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Powder Keg under Wraps

Aharon Granot, Kfar A-Ram

In hostile Arab territory, innocent factories can mask dangerous secrets, as I learned on a nighttime raid with a special IDF force

Wednesday, August 02, 2017

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DARK SECRETS It’’s the wee hours of the morning — — actually nearing dawn. Most locals won’’t be awake to hear the huge trucks thundering into A-Ram, accompanied by forklifts and legal advisors, who ensure that they only take what can be used as evidence in the trials of the factory owners (Photos: IDF Spokesperson)

M ore than anything else, it is the darkness that scares me. Blackness envelops the village like a thick blanket. I know where I am — — on the northeast outskirts of Jerusalem, in the heart of the hostile Arab village of A-Ram, but the darkness is so absolute that I can’’t see a thing.

For just one night, I’’ve embedded with a special team on a mission to unmask a covert weapons factory in Arab territory. We march in absolute silence; it’’s essential that we retain the element of surprise. Our targets must not know we are here — — otherwise they might try to flee, destroy incriminating evidence, or spark riots.

We walk toe-to-heel. I’’m wearing ceramic body armor weighing a few dozen pounds; the soldiers surrounding me bear the same protective gear, along with their weapons and lots of heavy equipment. The only sound is the adrenalized breathing of the troops.

My thoughts flit back to the briefing I received earlier from Colonel Yuval Gez and Major Oz Gino. Gez commands the Binyamin Division, and came to this assignment from previous posts overseeing the Special Forces Unit and Brigade 101. Gino is the deputy commander of the division, which includes a Home Front Command search-and-rescue team.

““You see,”” said Major Gino, pointing at a map of A-Ram, indicating a complex of large industrial buildings. ““Those are factories that manufacture weapons for terror organizations. They exist all over and our job is to expose them, confiscate the machines, and arrest the factory owners who produce these illegal weapons.””

Tonight, however, the buildings appear to be simple metal-works factories, producing only what they advertise: steel gates and soragim, the ubiquitous bars found on the windows of Israeli apartments. All perfectly legal. What would justify an IDF raid?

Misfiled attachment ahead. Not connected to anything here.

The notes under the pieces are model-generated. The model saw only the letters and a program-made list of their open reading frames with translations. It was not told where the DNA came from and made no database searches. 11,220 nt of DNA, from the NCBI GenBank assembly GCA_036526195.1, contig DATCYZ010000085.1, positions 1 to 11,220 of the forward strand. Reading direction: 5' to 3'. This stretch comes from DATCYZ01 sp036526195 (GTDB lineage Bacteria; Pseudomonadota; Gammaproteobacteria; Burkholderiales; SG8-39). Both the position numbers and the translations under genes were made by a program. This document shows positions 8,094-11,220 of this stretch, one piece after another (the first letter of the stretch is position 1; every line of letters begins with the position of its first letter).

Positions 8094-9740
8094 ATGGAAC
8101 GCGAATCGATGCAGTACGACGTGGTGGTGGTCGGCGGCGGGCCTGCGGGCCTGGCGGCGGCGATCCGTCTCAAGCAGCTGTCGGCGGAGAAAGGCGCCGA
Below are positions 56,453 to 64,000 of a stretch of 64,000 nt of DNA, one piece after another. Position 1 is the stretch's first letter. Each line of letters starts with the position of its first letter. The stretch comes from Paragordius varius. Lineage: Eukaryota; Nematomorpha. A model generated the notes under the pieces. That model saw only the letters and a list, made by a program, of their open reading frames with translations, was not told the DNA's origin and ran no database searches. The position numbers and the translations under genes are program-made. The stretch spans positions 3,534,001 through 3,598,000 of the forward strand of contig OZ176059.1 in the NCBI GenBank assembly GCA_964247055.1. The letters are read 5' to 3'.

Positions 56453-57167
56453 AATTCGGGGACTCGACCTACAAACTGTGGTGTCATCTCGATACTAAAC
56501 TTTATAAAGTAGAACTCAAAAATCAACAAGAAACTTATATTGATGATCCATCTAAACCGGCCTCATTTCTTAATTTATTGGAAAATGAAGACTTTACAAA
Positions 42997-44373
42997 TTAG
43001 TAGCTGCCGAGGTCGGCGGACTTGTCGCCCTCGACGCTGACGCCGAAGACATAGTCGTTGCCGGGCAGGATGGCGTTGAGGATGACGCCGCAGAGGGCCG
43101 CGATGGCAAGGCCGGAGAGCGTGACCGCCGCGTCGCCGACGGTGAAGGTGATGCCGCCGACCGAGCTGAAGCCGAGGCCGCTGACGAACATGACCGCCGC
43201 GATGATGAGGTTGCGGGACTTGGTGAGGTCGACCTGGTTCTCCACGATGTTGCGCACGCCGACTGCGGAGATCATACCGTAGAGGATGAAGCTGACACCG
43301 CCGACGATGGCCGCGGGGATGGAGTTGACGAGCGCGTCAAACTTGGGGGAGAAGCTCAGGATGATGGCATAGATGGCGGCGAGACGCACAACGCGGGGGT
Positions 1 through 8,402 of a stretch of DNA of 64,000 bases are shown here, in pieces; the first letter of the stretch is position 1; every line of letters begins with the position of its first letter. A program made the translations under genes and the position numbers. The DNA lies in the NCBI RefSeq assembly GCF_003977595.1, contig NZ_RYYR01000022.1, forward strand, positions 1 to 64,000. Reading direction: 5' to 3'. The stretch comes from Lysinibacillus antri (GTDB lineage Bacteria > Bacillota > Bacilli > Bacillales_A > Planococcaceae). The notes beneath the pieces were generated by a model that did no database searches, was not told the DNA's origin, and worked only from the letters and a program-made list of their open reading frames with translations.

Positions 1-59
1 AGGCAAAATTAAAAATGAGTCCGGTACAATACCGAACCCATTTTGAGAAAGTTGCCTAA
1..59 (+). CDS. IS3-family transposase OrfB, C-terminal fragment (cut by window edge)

““You won’’t see it because they know how to hide it,”” Gino told me earlier. ““But I have no doubt these buildings conceal a large weapons factory. We don’’t raid a site like this based only on a hunch. We raid only after it is 100 percent clear that weapons are being made.””

““Once upon a time it was a lengthy process — — conducting interviews, collecting information, arresting people, and waiting for them to talk,”” Colonel Gez added. ““Today, we need no more than 12 hours. These guys send each other computerized messages, they speak about it openly with one another. We have professionals who track their digital communications. Our quarry can send out their information in the morning and get a visit from us the same night.””

When a raid is arranged, it’’s not just soldiers involved. There are also police forces and General Security Service personnel, who have amassed the intelligence information.

““Really,”” said Gez, ““the entire operation is directed by the police, who know what to look for. The soldiers organize the search while the police look for evidence.””

A Stubborn Padlock

Now, as we near the factory, the soldiers are fully alert. The gloom could be hiding a terrorist lying in wait; if not, even a minor encounter with a local resident could quickly ignite a huge riot.

We reach the perimeter of the industrial complex. Flashlight beams cut through the blackness, lighting a path to the factory entrance, which is secured with a sturdy padlock. If our intelligence is accurate, a major weapons factory lies beyond this gate. The soldiers try with a series of master keys to open the padlock, to no avail. Meanwhile, precious minutes tick off the clock. Toolboxes are lugged out and various pliers, cutters, and utensils are applied against the stubborn padlock, still to no effect. The intransigence of this lock strongly suggests that there is something inside that the owners don’’t want us to see. (Excerpted from Mishpacha, Issue 671)

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